India’s third-biggest firm shops Israel for innovative tech

Another huge multinational has ‘discovered’ Israel – and Aditya Birla is determined to take some of Israel’s tech home with it

Indian President Pranab Mukherjee meets with Israeli President Reuven Rivlin during the first official visit to Israel of an Indian leader, October 14, 2015 (Photo by Mark Neyman/GPO)
Indian President Pranab Mukherjee meets with Israeli President Reuven Rivlin during the first official visit to Israel of an Indian leader, October 14, 2015 (Photo by Mark Neyman/GPO)

Aditya Birla, India’s third-largest conglomerate, is a name not well-known in Israel – certainly not as well-known as Tata Group and Infosys. But Aditya Birla is likely to become a household name, at least in the Israeli start-up space, following the company’s announcement that it is on the lookout for Israeli firms to invest in.

The company dispatched its number two man – Dev Bhattacharya, Group Executive President, Corporate Strategy and Business Development – to review as many as 500 Israeli start-ups in a wide variety of technology areas. The best ones in their fields will be invited to go to India, all expenses paid, to show off their technology to the conglomerate’s member companies and subsidiaries and apply for funding to continue developing their ideas.

Accompanying Bhattacharya, who visited Israel earlier in February, were several top executives in the company, including directors of three of its largest units, who reviewed companies in areas like cleantech, cyber-security, financial technology, water tech, new media, and more.

All those areas interest Aditya Birla, as the company, valued at some $41 billion, has interests in almost every sector of the Indian economy as well as abroad. It has more than 120,000 employees in 40 countries. Aditya Birla operates in both the old and new economies, working in everything from cement to fibers to fertilizers and chemicals, to financial services, telecom, and IT services. The company is either the market leader or close to it in all these areas, and the addition of Israeli technology, it believes, will give it an edge over the competition.

According to Anat Bernstein-Reich, an attorney with the law firm of A&G Partners which represents Aditya Birla’s Corporate Strategy department in Israel, the company has been toying with the idea of Israeli tech for a long time and company executives have been here before. But this time, the company is seeking to recruit candidates for its Biz Labs program, where start-ups show off how their technology can fit into the company.

Dev Bhattacharya (Courtesy)
Dev Bhattacharya (Courtesy)

Aditya Birla isn’t the only Indian conglomerate to express interest in Israeli tech. Infosys, another Indian giant, last year bought out Panaya, an Israeli cloud tech firm that helps customers upgrade databases and make them more efficient, in a $200 million deal. With Panaya’s technology, the Indian firm said, Infosys will be able to offer upgraded services to customers using databases like SAP and Oracle. The acquisition, said Infosys, “uniquely positions us to bring automation to several of its service lines via an agile software as a service model, and helps mitigate risk, reduce costs and shorten time to market for clients.”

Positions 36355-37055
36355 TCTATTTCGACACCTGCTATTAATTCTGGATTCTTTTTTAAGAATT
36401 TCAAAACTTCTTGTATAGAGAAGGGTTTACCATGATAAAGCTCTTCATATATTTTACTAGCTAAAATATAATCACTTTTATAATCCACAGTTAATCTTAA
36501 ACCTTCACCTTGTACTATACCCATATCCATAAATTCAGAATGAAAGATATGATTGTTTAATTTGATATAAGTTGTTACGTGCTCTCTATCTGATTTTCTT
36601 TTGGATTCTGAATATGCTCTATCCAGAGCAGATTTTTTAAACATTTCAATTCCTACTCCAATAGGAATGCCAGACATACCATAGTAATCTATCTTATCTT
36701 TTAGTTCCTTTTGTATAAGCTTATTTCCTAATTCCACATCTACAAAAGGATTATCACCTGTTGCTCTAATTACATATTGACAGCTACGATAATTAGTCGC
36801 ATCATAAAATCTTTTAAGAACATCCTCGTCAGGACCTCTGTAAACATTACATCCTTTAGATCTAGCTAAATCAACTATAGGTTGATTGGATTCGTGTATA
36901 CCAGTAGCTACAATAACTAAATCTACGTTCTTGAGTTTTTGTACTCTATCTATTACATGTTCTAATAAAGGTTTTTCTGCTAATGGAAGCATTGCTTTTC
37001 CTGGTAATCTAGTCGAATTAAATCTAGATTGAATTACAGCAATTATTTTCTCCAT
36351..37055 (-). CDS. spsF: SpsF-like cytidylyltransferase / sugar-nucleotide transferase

Meanwhile, Tata, which has units that work in everything from auto manufacturing to pharmaceuticals to packaged food, has invested in Tel Aviv University’s Technology Innovation Momentum Fund, which develops promising technologies in areas like cleantech, healthcare and pharmaceuticals, and software development.

“Tata is a huge company, worth $100 billion at least, but they have made a strategic decision to significantly expand that worth in the coming years, and the best way for them to do that is via innovation,” said Shlomo Nimrodi, the CEO of Ramot, Tel Aviv University’s tech transfer company. “Tel Aviv University is a world-class research center, the largest in Israel, and we have been producing new ideas for years, so we were a great match for Tata. When they came to check the idea out, we showed them over 70 technologies that we were developing at the university. Suffice to say that they were very excited.”

That excitement is pulsing through the executive offices of Aditya Birla as well, said Bernstein-Reich. “The heads of the corporation decided to come and see Israeli innovation for themselves. Aditya Birla considers this outreach a flagship program for it for the coming year, and Israeli companies that successfully fit into Aditya Birla will receive an important stamp of approval qualifying them to compete in the huge Indian market.

“This is a win-win for both Israelis and Indians,” she added. “The Indian firm will enjoy a steady stream of top Israeli innovation, which will enable it to advance its businesses, while Israeli firms that work with Aditya Birla will enjoy access to resources that will enable them to further develop their projects, as well as give them access to working with a giant global group. I believe that the next time we hear about a tech start-up acquisition, it will be by Aditya Birla.”

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